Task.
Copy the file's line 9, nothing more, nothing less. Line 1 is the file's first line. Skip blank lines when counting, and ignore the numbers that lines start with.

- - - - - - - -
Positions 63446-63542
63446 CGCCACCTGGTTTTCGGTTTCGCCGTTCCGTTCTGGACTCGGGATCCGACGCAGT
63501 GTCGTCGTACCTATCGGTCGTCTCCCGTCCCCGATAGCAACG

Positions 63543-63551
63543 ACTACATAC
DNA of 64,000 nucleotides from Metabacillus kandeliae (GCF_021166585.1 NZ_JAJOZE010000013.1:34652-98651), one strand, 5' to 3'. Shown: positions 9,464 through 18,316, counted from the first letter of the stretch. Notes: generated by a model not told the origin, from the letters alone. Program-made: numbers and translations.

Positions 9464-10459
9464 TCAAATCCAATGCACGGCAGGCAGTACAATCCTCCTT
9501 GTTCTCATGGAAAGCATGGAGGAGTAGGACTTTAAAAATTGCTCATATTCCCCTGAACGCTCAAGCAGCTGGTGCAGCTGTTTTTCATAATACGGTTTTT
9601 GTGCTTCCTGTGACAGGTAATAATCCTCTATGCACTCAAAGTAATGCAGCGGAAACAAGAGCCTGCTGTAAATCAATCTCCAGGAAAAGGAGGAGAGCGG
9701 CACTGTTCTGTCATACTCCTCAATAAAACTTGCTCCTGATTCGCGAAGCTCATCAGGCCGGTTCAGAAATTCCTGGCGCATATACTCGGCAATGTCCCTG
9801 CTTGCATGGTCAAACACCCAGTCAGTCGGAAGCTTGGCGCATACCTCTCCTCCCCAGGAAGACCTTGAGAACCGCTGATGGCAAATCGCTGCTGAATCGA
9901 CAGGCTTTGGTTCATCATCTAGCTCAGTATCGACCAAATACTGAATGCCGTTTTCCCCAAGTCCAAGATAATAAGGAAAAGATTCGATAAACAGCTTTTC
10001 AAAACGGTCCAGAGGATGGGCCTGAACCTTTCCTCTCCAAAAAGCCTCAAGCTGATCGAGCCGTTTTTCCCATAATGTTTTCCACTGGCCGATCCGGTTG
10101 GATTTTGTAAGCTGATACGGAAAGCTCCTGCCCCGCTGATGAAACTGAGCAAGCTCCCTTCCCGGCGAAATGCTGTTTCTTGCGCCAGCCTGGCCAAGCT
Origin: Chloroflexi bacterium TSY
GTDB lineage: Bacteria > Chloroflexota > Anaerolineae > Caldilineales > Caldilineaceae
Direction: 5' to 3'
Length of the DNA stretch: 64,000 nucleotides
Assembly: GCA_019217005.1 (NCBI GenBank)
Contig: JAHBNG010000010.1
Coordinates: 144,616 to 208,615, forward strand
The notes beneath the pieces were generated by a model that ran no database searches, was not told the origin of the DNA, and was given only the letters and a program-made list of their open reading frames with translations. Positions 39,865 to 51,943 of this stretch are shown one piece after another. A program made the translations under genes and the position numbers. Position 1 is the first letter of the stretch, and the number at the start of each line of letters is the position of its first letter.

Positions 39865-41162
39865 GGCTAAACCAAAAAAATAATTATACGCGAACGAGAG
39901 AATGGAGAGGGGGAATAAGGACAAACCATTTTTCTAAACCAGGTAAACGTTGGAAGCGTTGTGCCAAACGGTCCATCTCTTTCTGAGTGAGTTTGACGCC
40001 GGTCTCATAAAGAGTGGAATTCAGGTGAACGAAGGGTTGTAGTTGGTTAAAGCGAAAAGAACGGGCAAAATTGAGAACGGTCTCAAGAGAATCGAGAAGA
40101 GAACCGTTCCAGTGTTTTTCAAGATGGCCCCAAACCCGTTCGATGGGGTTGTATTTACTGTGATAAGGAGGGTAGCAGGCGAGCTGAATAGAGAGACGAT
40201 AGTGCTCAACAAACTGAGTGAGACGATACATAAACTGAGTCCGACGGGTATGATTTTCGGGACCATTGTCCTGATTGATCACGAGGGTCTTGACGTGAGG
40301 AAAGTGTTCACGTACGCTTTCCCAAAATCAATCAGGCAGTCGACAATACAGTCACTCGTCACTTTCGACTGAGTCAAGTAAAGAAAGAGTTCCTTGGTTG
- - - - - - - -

9501 GTTCTCATGGAAAGCATGGAGGAGTAGGACTTTAAAAATTGCTCATATTCCCCTGAACGCTCAAGCAGCTGGTGCAGCTGTTTTTCATAATACGGTTTTT